By: Lloyd D. Lowe Sr
As one of the largest generations in history continues to age, the subject of long-term care planning has become an increasingly important topic for financial planners. One obvious reason is that people are living longer – in 1917, the average life expectancy for a man was 48.4 years, while today it’s 79.5 years. For women, the odds of living longer are greater – 83.3 years today, as compared to 54 years of age 100 years ago.1,2
As people live longer, the next obvious concern is quality of health – and depending on any number of factors, that varies from person to person. In one study conducted by the University of Southern California, life spans from 1970 to 2010 increased, but they did so in proportion with an increase in disability.3
No one likes to think of getting older and needing assistance with everyday tasks. But even more mystifying – and often frightening – to people is trying to project the costs of long-term care. At best, it’s an educated guess as to how long you will live, and how well you will live. You can look to family history for some clues, but as with anything in life, there are no guarantees.
What you can do is plan for the worst and hope for the best. There are typically three main approaches to hedging long-term care. The first is to self-insure, or in other words, fund the care through personal savings. This option seems logical, but it does have a downside – what if the cost of the care is more than you anticipate or is needed longer than you expect? You could run out of money. And, since one study showed Americans underestimate the cost of long-term care by about 50%, the risk of going broke can be high.4
The second option is to use Medicaid, which can provide long-term care for those with low income and asset levels. Qualifications for Medicaid vary from state to state, and in some instances, people cannot utilize Medicaid until they have exhausted their personal savings. Another downside to relying on this program is that, like all government programs, its structure and availability is at the whim of the government and subject to change.
The third option is to purchase long-term care insurance, or LTCI. This type of insurance can be very expensive and the costs increase as you age. There is one caution to consider, and that is because the benefit must be used for long-term care, you can incur thousands of dollars in expense without realizing any benefit.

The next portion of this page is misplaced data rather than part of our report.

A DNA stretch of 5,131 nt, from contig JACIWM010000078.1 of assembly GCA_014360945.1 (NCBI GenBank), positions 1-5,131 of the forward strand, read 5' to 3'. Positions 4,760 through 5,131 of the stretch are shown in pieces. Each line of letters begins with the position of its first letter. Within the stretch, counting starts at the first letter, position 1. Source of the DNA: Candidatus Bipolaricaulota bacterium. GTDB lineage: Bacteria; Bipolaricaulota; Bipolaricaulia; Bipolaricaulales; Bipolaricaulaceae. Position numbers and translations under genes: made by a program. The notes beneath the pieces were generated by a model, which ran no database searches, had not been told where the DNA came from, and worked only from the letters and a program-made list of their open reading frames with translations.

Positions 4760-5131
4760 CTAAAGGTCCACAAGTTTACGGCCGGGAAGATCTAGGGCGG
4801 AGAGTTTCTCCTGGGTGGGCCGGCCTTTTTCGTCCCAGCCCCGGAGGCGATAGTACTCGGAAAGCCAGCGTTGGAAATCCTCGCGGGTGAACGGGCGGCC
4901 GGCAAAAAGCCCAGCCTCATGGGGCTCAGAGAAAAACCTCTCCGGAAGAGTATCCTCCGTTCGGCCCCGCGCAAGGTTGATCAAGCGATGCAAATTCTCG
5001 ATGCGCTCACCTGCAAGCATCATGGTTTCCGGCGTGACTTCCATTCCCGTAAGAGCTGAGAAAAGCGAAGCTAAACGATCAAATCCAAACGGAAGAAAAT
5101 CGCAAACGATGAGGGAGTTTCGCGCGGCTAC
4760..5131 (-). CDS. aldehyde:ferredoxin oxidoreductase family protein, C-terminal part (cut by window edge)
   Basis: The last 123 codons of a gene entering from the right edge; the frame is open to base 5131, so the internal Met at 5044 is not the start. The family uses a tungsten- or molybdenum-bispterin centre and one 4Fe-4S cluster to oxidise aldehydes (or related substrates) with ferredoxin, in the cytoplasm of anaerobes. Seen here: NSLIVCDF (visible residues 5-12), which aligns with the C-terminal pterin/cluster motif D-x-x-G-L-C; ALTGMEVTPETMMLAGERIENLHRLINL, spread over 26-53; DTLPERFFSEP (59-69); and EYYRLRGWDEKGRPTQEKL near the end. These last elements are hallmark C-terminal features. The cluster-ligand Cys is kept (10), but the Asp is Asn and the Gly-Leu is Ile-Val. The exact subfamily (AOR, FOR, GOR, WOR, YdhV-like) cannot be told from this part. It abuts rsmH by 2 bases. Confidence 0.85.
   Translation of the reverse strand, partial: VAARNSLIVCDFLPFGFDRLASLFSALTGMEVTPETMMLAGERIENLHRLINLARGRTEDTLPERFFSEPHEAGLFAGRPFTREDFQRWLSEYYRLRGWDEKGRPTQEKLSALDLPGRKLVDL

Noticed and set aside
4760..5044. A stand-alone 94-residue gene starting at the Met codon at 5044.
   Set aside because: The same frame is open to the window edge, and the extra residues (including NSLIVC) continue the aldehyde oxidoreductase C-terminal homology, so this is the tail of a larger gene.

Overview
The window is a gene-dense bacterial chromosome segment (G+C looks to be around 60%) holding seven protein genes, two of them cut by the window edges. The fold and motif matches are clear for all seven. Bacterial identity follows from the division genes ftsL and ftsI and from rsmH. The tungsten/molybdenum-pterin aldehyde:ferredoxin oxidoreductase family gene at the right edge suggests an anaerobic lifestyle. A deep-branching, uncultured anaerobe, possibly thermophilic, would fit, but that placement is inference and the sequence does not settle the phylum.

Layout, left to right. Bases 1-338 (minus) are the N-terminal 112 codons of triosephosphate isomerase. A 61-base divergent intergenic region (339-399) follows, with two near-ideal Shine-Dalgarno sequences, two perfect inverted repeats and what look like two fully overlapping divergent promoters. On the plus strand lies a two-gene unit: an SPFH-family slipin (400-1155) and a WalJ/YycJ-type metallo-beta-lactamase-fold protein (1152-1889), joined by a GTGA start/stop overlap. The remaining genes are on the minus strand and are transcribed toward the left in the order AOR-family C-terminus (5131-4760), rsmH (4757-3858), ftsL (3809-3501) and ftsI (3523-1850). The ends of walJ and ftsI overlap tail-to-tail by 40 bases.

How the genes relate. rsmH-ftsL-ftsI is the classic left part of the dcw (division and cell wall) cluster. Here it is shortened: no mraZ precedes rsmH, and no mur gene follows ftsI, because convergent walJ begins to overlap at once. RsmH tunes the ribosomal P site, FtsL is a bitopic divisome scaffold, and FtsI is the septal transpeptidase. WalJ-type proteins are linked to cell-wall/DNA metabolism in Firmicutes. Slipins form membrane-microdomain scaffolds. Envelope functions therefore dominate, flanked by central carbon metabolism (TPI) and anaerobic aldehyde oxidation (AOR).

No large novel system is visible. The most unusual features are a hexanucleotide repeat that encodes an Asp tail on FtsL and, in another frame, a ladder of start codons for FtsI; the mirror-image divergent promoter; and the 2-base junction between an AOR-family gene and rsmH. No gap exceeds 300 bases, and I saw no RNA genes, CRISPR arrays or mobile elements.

An alternative to the LTCI option, however, is to use a hybrid LTCI policy with a life insurance benefit, or life insurance itself with an acceleration rider to provide for cash flow earlier in your life to cover long-term care.
There’s also a way to obtain life insurance using other people’s money to fund your long-term care needs, protect your legacy, and save on taxes. A Premium Financed Equity Indexed Universal Life Policy (PFEIUL) is a large-sum policy that is structured so its premium can be paid by a bank loan. Because the borrowing costs of the bank loan are significantly lower than the returns earned on investments, servicing the loan can provide protection while generating additional cash flow.
For example, a 55-year-old woman could secure a $5 million PFEIUL policy with asset-based, long-term care protection that accelerates a portion of the death benefit when she does not meet two or more of four daily living activities (bathing, feeding, dressing, mobility, etc.). In addition, the policy benefit would be tax deferred, would increase annual income, provide for long-term care expenses and provide the client’s heirs with a death benefit.
Policy premiums would be paid using a bank loan at 3.5% and pay $119,500 per year over a term of five years. Using this method, she would receive a projected supplemental income of $4,935,000 over the life of her plan.
There is no question that addressing long-term care options is definitely part of today’s financial planning, and comprehensive wealth advisors have many tools at their disposal to choose the best option based on a client’s assets, income and long-term goals.
1 Life expectancy in the USA, 1900-98, University of California, Berkeley, http://u.demog.berkeley.edu/~andrew/1918/figure2.html
2 “South Korea will take lead in life expectancy by 2030, study predicts,” CNN.com, Feb. 22, 2017: https://www.cnn.com/2017/02/21/health/life-expectancy-increase-globally-by-2030/index.html
3 “Gains in Longevity Versus Quality of Life,” USCPrice: https://exechealthadmin.usc.edu/blog/gains-in-longevity-versus-quality-of-life
4 “Americans’ Estimates Of Long-Term Care Costs Are Wildly Off,” Next Avenue/Forbes, May 10, 2016: https://www.forbes.com/sites/nextavenue/2016/05/10/americans-estimates-of-long-term-care-costs-are-wildly-off/#3f9d7f305180